This moment puts the events of the past week in sharp relief.
Last Wednesday there was a ‘facepalm’ from colleagues as we read the comments about women scientists. Some of my colleagues responded in a light-hearted way to a difficult and serious topic, joining a community of scientists from around the world (regardless of scientific discipline) to draw attention to the place of women in science. I attended a talk about student wellbeing with comments from a government official that reinforced to me that we aren’t as far ahead on these issues as perhaps many of us assume we are. And then after a day of writing at home with these things running through my mind – I turn up to work and meet an early-career scientist who is carrying the weight of many of these issues. We’ve made a great start in SAGES, but we can and we must do more and better on this issue. This will benefit staff and students.
Thursday 18th June
I receive an email from my Head of School – “Have you seen the brilliant Twitter feed from women scientists across the world responding to Tim Hunt? Some archaeologists and geologists among them. Should we share this with colleagues?” This brings a smile to my face – this social media story has piqued the interest of our gender and archaeology professor. Brilliant. I reply almost immediately, sharing the blogpost from last Friday with our #distractinglysexy scientists. Our Head of School sends out a School-wide email asking colleagues to check out Twitter and check out our blog. Chances are that because it has come from our Head of School, the hits on our blog are going through the roof. They did – 146 views before 2pm!
A short while later, it turns out that the blogpost has divided opinion within the School on how or even whether we should respond publicly to these pressing issues. Two colleagues reply commenting that whilst they have a good sense of humour, this blogpost might be a step too far and regarded as unprofessional. They call for the blogpost to be removed. I thought this might happen. I blog about academic life on my own site and I know the mixed reactions that something like this can lead to. However, the overwhelming response to the blogpost (that has remained on our site) was positive. It was positive for a number of reasons: i) it got people talking. Talking to each other and talking about these issues. Colleagues emailed and turned up in person to support our Head of School’s decision to retain the blogpost; ii) the scientists who participated were connected to something bigger than our SAGES community, standing in solidarity for the important issue of women in science; iii) our blog attracted a new audience. An audience that have on occasion relayed to me – stop blogging and write papers; and iv) it revealed to many the work we are doing and must continue to do within SAGES to facilitate an open discussion on equality, diversity and wellbeing.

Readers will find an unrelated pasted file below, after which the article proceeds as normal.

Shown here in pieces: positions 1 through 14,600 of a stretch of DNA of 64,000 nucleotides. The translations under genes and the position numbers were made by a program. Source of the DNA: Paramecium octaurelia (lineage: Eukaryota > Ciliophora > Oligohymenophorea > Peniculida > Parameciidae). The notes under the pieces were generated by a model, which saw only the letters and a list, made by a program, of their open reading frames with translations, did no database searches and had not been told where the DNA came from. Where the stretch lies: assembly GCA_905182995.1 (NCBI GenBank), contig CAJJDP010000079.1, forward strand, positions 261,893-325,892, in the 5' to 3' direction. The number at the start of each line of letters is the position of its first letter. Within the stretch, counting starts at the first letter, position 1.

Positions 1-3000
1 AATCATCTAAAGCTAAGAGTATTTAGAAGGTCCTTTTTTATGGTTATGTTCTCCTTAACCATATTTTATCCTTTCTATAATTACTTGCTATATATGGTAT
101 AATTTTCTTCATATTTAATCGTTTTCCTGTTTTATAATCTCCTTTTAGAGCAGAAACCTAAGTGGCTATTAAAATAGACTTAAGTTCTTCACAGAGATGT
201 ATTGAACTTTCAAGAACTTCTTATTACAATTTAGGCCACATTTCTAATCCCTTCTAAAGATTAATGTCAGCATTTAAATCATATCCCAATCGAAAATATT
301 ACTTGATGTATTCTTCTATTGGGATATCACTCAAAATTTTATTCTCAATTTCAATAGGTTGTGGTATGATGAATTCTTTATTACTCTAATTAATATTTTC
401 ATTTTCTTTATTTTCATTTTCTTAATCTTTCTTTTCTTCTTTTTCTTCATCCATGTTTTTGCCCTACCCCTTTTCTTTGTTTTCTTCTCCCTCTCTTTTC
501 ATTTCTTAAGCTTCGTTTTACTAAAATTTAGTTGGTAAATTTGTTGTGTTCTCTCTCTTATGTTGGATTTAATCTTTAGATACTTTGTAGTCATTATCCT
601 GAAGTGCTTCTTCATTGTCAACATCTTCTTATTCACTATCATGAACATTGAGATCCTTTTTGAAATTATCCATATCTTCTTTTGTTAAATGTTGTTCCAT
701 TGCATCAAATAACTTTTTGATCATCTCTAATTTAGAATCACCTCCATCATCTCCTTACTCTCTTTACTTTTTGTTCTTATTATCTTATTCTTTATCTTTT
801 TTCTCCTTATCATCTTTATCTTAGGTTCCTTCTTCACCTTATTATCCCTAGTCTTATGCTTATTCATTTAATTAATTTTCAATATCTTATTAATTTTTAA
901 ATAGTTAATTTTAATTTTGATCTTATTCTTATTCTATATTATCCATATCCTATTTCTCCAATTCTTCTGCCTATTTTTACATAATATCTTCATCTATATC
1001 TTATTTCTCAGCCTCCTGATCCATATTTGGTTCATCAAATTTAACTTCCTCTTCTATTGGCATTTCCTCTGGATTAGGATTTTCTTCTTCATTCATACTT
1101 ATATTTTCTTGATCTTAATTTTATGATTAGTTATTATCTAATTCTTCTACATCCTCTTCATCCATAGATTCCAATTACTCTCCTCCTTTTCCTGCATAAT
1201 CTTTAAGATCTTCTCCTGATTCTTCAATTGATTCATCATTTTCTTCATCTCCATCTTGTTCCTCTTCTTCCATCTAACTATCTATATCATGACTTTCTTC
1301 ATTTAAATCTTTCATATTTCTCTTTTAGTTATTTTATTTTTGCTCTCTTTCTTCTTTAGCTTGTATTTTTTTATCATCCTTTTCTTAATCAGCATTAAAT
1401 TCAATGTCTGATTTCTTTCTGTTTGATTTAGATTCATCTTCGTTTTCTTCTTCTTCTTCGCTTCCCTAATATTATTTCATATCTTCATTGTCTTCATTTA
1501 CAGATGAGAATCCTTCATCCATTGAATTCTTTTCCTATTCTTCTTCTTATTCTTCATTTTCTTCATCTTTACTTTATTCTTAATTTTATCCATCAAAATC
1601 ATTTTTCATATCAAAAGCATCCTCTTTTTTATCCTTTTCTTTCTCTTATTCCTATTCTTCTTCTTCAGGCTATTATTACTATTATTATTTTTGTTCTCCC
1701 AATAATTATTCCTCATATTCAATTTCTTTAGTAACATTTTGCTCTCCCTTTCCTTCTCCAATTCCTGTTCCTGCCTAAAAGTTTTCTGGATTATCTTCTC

Friday 19th June
My focus in this blogpost on my everyday experience this week reminds me of the work by feminist and queer theorist Professor Sara Ahmed, who describes how equality and diversity work is about coming up against brick walls. We need to come up against these walls in order to bring the issues to life and transform our workplace. In Ahmed’s research, some participants described equality and diversity work ‘as banging your head against a brick wall’. As Athena SWAN lead for our School, this certainly rings a bell. Yet, without coming up against these brick walls and creating a space to discuss and breakdown these walls, our School and Departments will never be the equal places we aspire to.